Inside and outside the Fed, a debate has raged over whether the Fed's actions have helped support the economy over the past four years, whether they will ignite inflation later and whether they should be extended. At this week's meeting, some regional Fed bank presidents will likely express concern that more bond buying will further flood the financial system with money and eventually send prices soaring.
One such critic, Jeffrey Lacker, president of the Federal Reserve Bank of Richmond, has cast a lone dissenting vote at all seven Fed policy meetings this year. Lacker has said he thinks the job market is being slowed by factors beyond the Fed's control. And he says further bond purchases risk worsening future inflation.
Others, like John Williams, president of the San Francisco Fed, have said they think the Fed's bond purchases must continue because the job market and other components of the economy are improving only gradually.
Some Fed officials, however, oppose using a target period to signal the earliest when it might start raising rates. They've been urging that future interest-rate moves be linked to how the economy is faring as measured by unemployment and inflation.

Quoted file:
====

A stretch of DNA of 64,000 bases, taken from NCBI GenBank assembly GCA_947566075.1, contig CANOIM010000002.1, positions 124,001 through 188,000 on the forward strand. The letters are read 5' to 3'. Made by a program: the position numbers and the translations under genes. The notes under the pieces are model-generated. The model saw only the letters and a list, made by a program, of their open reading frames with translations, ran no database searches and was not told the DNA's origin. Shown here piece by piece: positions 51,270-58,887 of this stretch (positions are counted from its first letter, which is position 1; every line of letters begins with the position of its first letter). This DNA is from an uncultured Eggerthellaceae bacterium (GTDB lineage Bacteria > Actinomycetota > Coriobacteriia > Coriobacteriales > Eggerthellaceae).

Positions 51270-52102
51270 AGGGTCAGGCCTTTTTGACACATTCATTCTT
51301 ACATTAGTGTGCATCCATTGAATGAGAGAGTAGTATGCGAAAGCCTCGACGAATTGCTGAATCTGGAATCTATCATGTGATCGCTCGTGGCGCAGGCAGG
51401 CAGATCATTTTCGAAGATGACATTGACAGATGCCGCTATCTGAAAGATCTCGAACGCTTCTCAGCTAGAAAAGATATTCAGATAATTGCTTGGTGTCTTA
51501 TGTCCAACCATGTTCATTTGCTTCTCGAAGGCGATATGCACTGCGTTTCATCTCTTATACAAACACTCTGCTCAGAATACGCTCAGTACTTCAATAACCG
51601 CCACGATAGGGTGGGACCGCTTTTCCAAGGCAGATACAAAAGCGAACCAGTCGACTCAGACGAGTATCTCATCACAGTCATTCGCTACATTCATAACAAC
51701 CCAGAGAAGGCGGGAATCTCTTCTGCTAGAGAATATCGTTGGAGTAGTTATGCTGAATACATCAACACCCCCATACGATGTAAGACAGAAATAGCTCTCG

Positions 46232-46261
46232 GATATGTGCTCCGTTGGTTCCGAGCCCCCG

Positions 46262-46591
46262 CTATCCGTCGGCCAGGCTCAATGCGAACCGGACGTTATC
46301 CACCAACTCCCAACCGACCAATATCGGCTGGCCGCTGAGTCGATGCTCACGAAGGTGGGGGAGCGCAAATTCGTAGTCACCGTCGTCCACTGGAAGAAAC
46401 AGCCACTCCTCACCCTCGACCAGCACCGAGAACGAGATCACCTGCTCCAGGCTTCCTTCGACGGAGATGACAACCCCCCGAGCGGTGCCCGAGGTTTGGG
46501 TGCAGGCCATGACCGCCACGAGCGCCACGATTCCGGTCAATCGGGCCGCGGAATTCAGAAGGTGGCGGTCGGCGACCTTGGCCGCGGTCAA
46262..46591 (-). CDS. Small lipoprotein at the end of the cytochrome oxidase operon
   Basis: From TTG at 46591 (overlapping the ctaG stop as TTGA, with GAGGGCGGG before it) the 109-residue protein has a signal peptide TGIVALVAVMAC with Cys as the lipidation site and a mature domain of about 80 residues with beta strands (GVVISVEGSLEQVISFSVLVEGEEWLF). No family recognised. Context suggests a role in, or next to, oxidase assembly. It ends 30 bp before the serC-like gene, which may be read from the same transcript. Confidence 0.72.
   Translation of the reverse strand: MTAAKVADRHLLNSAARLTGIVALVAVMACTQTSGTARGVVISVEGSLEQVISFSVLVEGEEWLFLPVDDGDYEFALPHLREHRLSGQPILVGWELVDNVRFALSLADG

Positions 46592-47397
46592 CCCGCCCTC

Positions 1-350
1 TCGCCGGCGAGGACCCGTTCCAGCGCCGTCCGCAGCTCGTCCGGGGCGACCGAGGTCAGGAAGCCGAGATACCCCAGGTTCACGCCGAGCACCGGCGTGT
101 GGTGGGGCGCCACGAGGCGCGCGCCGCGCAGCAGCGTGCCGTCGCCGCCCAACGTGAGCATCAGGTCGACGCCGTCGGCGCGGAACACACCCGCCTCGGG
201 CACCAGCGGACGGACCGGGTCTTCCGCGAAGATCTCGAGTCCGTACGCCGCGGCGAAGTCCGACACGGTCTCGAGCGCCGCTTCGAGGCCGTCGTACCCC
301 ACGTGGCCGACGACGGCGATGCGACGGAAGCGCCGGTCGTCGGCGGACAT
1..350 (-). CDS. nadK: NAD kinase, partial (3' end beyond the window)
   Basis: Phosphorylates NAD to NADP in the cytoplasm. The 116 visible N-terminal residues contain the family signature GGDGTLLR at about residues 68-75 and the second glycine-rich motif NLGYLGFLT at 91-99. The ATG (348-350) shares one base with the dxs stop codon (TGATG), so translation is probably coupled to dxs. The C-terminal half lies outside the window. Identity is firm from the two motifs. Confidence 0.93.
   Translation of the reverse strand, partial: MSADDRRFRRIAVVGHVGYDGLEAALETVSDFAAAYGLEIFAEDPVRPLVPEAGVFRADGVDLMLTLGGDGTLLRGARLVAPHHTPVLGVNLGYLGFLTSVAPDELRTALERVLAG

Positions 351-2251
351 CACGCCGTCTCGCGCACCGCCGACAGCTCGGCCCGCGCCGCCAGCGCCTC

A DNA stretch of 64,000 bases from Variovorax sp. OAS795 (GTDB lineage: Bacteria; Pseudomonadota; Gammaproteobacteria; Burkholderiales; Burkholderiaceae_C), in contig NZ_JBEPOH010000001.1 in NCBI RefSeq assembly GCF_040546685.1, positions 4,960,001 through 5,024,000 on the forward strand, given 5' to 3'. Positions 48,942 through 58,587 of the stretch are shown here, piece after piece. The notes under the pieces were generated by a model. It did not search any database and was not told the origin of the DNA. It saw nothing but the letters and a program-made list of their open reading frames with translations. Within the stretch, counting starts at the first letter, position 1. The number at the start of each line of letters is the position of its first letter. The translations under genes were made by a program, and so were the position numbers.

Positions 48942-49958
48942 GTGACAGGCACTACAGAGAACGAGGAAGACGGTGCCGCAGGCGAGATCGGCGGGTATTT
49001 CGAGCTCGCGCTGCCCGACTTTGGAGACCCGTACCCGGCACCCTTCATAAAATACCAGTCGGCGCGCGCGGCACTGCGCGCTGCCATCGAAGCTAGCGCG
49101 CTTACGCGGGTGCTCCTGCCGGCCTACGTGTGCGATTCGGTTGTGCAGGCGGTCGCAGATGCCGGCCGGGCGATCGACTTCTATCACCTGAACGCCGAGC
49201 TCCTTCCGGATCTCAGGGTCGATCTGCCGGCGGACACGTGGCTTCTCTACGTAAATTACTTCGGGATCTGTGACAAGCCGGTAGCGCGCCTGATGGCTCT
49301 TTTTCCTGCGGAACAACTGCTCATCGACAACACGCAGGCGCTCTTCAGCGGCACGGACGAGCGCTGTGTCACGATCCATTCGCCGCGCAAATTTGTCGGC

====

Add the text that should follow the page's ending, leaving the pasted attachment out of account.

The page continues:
Chicago Fed President Charles Evans, a proponent of this change, would set the unemployment target at 6.5 percent and the inflation target at 2.5 percent. If those targets were adopted, the Fed would say it didn't plan to raise rates until unemployment drops below 6.5 percent - as long as the Fed's inflation gauge is no more than 2.5 percent. The Fed's inflation measure over the past 12 months has risen just 1.7 percent, signaling that inflation pressures are well-contained.
Many private economists expect no change in the Fed's communications strategy this week. They think officials are far from a consensus on how to adopt numerical targets for any interest-rate move. But a change could come next year.
By contrast, there's widespread expectation that the Fed will announce a program to replace Operation Twist. If it didn't, the Fed's support for the economy would be reduced at a time when growth is weak and unemployment still high.
"They can't have the current level of bond buying come to an end with all the uncertainty of the fiscal cliff just around the corner," said Greg McBride, senior financial analyst at Bankrate.com.
The Fed's meeting coincides with negotiations between Congress and President Barack Obama over a budget deal to avert the fiscal cliff. The talks are focused on Obama's push to raise tax rates for the top 2 percent of income earners. Most Republicans are resisting such a move.
Brian Bethune, an economics professor at Gordon College, says he thinks Fed officials this week might discuss what further action they could take if Congress and the administration fail to reach a deal before January and the tax increases and spending cuts take effect.
"We are in unusual times, and that may require an unusual amount of Fed policy actions," Bethune said.